This essay examines Jean Genet’s Les Bonnes (The Maids) from a fresh angle, applying recent feminist cultural studies criticism on the topic of murder (notably by lisa Downing) to Genet’s depiction of the figure of the murderess in this play. It identifies how certain clichés related to the figure in Western culture are potentially destabilized in Les Bonnes, and pinpoints the interrogation of the female killer as a stereotyped “masculine woman” in the original 1947 playtext of the play to argue that this sits in tension with the gender-conformist implications of its ending. From this discussion, which is fruitful for feminist inquiry, the essay continues to consider the ways in which selected mises en scène of Les Bonnes impugn a view of the murderess as an aberration of nature (as “monster” or “psycho”). This view requires deconstruction because it blocks insight into what female killers reveal about ideological scripts that seek to constrain women.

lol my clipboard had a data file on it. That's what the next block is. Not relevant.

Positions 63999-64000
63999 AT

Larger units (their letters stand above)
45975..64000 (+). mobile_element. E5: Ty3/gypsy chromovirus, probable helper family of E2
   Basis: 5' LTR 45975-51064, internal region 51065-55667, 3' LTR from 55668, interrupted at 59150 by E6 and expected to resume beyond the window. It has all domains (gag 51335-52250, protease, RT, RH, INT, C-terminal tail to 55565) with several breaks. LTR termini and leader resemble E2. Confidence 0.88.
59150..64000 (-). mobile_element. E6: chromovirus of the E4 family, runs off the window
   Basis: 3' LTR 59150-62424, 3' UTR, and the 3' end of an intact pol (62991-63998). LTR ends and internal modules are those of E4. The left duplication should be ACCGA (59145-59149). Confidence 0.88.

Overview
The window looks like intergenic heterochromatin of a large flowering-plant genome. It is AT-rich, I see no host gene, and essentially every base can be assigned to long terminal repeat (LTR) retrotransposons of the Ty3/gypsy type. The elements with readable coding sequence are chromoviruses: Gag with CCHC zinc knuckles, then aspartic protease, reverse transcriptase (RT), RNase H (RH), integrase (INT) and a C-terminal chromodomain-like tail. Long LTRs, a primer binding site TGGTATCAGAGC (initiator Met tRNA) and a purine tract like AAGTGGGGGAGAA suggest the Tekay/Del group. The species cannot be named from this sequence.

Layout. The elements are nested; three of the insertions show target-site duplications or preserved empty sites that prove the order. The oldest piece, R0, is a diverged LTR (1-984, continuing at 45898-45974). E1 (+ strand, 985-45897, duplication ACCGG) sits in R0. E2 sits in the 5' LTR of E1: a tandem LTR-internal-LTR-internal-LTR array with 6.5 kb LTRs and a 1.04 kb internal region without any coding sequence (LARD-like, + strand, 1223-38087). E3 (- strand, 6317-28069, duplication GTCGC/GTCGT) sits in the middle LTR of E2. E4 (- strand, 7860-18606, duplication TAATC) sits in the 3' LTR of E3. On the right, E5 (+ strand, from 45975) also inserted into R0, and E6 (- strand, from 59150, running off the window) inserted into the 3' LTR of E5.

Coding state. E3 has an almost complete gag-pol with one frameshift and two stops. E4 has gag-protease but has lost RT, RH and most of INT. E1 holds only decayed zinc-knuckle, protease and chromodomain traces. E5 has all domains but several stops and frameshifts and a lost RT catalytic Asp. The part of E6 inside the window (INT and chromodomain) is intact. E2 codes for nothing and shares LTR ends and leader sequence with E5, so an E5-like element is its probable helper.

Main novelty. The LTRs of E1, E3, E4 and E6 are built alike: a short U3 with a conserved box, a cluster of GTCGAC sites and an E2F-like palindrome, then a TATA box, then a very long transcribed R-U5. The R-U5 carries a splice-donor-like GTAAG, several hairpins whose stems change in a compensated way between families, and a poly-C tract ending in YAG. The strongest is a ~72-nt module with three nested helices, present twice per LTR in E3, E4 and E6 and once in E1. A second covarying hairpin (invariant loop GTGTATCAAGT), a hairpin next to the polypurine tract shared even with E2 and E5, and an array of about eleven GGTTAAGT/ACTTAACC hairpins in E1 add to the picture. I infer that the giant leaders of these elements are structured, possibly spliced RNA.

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pp. 227-240
Launched on MUSE
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